Amanda Smyth is Irish-Trinidadian, and author of three novels. Her first novel, Black Rock, was based on the murder of her great-grandfather in Trinidad in the 1950s. Black Rock won the Prix du Premier Roman Étranger, was nominated for an NAACP award, shortlisted for the McKitterick prize, and selected as an Oprah Winfrey Summer Read. Her second novel, A Kind of Eden, set in contemporary Trinidad, was optioned as a TV series. Fortune, her third, was based on the tragic Dome fire in Trinidad in 1928. Fortune was shortlisted for the Walter Scott prize 2022. Her fiction and poetry have appeared in New Writing, The London Magazine, the Times Literary Supplement, and Harvard Review.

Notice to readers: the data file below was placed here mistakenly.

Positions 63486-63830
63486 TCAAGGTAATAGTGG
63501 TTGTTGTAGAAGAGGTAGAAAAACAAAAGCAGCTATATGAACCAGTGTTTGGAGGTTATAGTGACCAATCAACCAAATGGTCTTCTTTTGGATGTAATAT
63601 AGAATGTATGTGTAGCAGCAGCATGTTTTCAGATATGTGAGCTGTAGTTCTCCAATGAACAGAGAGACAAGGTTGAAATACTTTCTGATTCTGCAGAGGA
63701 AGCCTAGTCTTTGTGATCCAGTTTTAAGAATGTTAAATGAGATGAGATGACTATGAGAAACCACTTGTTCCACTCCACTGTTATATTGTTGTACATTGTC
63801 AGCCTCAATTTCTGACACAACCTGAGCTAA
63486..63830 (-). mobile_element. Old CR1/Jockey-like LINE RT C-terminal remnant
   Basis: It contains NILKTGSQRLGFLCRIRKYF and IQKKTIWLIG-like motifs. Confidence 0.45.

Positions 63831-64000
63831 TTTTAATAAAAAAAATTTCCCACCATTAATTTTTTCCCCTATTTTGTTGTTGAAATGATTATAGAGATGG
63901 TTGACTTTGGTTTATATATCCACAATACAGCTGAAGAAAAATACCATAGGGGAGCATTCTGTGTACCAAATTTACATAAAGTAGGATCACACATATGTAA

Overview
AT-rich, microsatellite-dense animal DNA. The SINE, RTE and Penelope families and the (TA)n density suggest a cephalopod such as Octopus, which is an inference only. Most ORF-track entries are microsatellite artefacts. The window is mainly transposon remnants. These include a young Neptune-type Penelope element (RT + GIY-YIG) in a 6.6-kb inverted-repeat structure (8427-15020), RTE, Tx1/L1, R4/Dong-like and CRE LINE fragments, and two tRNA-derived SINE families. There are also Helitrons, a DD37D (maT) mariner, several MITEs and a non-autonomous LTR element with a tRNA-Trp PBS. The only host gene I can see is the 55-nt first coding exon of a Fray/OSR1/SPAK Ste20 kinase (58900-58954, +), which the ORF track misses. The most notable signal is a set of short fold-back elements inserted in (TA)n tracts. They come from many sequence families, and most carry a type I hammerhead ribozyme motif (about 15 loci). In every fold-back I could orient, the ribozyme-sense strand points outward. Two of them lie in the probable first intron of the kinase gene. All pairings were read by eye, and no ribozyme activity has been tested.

Amanda has worked with children aged 9–16 running writing workshops in Stratford-upon-Avon, as part of Sparks Young Writers. In 2020, before Covid, Amanda began an initiative working with Age UK, running creative-writing workshops for older students interested in writing about their lives. She also teaches at Arvon and in Skyros, Greece.
Before becoming a writer, Amanda Smyth worked as an actress, touring with theatre companies, then later, in television and commercials.
Amanda is available in Exeter College two days a week to help undergraduate and graduate students with their writing, irrespective of their area of study.